Government proposals to restrict tax credits for EU immigrants could also affect thousands of young Britons, it has been reported today.

Ministers have been told that preventing EU migrants from claiming benefits in the UK would be regarded as “direct discrimination” under European Union (EU) law.



Any plans to slash benefits for EU migrants would require an EU treaty change to be approved by all 28 member states.

David Cameron said in November of last year (2014): “Changes to welfare – to cut EU migration – will be an absolute requirement in the negotiation that I’m going to undertake.”

The Prime Minster has urged EU leaders to accept plans which would require EU migrants to be residents in the UK for at least four years before they can claim state benefits – including tax credits and child benefit.

The government has described the proposals as a “reasonable” measure.

Ministers are under pressure to act over the so-called “migrant crisis” in Calais, which has resulted in a marked increase in desperate migrants and asylum seekers attempting to gain entry into the UK.

However, figures suggest that Britain is accepting far fewer asylum seekers that other EU countries. The British Red Cross says the UK received 31,400 asylum applications in 2014. This was less than Germany (166,800), France (63,100), Italy (56,300) and Sweden (81,300). Only 41% of asylum applications were accepted.

In a document seen by BBC News, government lawyers have informed ministers: “Imposing additional requirements on EU workers that do not apply to a member state’s own workers constitutes direct discrimination which is prohibited under current EU law.”

It adds that such restrictions could be implemented through “secondary legislation”. However, it argues: “legal arguments to do so are extremely weak”.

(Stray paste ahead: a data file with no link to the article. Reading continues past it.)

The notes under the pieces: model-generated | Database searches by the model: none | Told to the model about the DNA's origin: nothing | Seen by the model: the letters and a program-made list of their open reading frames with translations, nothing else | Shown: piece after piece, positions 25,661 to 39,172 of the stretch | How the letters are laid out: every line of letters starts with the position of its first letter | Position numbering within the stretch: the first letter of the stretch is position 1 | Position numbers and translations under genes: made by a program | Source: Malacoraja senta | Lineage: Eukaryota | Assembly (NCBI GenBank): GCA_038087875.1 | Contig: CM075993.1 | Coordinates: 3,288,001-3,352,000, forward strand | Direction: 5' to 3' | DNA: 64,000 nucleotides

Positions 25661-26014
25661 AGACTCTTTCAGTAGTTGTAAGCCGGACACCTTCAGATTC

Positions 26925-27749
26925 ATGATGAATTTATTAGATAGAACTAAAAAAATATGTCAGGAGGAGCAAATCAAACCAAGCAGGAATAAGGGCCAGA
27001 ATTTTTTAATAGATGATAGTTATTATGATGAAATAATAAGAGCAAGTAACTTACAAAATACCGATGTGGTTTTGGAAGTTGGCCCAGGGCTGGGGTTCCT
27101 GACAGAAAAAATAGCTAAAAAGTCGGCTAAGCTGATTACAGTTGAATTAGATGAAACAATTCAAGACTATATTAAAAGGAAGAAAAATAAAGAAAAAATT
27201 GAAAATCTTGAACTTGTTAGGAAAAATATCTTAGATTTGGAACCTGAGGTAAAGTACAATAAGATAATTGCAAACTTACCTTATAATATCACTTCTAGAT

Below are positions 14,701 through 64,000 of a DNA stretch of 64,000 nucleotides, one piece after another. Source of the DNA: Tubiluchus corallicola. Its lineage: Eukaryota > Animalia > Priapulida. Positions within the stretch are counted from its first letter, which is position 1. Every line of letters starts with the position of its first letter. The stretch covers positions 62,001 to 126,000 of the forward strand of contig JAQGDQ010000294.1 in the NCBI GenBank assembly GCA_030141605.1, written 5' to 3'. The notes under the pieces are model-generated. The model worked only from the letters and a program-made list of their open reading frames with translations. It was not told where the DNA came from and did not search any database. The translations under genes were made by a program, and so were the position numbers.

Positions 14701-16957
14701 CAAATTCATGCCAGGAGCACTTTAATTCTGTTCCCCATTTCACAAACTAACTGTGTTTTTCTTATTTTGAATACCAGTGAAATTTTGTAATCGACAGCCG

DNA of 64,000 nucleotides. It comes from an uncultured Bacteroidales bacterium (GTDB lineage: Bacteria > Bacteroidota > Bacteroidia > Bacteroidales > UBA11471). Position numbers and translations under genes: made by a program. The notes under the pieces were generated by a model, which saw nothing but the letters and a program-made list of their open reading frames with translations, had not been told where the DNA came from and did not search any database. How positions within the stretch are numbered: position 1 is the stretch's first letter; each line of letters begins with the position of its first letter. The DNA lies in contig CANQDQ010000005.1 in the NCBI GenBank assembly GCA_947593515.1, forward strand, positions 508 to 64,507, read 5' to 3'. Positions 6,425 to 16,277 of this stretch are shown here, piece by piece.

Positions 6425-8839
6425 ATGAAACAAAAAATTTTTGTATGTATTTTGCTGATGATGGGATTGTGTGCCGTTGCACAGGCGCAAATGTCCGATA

The government has now rewritten the plans to comply with EU law, in a move which could see thousands of Britons prevented from claiming tax credits and housing benefit.

Anyone over the age of 18 would have to prove they have been living in the UK for at least four years before they can make a benefits claim. Those aged under 22 who have been resident in the UK throughout their lives would be ineligible.

A government spokeswoman told the BBC: “We’ve already taken action to protect the benefits system and ensure that EU migrants come to this country for the right reasons and to contribute to the economy.

“Now we’re focused on re-negotiating our relationship with Europe and getting a better deal for Britons, and we won’t speculate on other options.”

Labour’s shadow work and pensions secretary, Stephen Timms, said:

“It certainly sounds as though these negotiations are not going well and ministers are waking up to the fact they won’t be able to deliver the renegotiation they’ve promised.

“Our view has always been that there is a good case for restricting benefits to new migrants from elsewhere in the European Union.

“Our manifesto argued for a two-year restriction. The Government has been aiming a four-year restriction.”



Mr Timms said it was “not be acceptable for ordinary UK citizens to be badly hit because the Government’s renegotiation efforts have not succeeded.”

Speaking on BBC Radio 4’s Today programme, Mr Timms added that Labour’s plan to restrict EU migrants from claiming benefits in the UK would only apply to 18 and 19-year-olds.

Chancellor George Osborne criticised the tax credits system in the summer budget. He claimed that Britain is taxing working families only for the money to be given back in tax credits.

Last updated at 08:55 on 11 August 2015, to include a comment from Labour’s Stephen Timms.

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